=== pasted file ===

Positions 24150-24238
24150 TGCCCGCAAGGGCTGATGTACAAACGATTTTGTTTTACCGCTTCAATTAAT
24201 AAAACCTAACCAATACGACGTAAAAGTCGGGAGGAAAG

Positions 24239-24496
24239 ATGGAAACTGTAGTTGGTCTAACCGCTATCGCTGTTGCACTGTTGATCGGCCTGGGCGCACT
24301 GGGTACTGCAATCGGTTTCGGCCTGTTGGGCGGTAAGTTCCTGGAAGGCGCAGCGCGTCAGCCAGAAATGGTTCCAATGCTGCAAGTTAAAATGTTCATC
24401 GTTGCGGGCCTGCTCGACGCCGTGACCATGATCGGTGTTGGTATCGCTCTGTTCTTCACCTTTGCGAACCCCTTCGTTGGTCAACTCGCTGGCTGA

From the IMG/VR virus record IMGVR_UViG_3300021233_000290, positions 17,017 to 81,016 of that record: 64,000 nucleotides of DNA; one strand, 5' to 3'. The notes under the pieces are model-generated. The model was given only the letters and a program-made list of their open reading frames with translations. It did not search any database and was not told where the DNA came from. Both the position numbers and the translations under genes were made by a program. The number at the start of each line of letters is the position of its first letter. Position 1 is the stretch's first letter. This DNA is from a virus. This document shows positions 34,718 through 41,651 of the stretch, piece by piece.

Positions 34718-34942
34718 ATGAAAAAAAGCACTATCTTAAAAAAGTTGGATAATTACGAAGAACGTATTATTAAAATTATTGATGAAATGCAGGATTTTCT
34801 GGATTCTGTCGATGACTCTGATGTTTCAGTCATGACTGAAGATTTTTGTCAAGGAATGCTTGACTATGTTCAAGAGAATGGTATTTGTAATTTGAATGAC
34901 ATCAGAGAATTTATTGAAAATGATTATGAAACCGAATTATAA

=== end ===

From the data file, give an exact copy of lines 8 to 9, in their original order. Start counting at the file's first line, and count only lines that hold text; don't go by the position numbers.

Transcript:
From the IMG/VR virus record IMGVR_UViG_3300021233_000290, positions 17,017 to 81,016 of that record: 64,000 nucleotides of DNA; one strand, 5' to 3'. The notes under the pieces are model-generated. The model was given only the letters and a program-made list of their open reading frames with translations. It did not search any database and was not told where the DNA came from. Both the position numbers and the translations under genes were made by a program. The number at the start of each line of letters is the position of its first letter. Position 1 is the stretch's first letter. This DNA is from a virus. This document shows positions 34,718 through 41,651 of the stretch, piece by piece.

Positions 34718-34942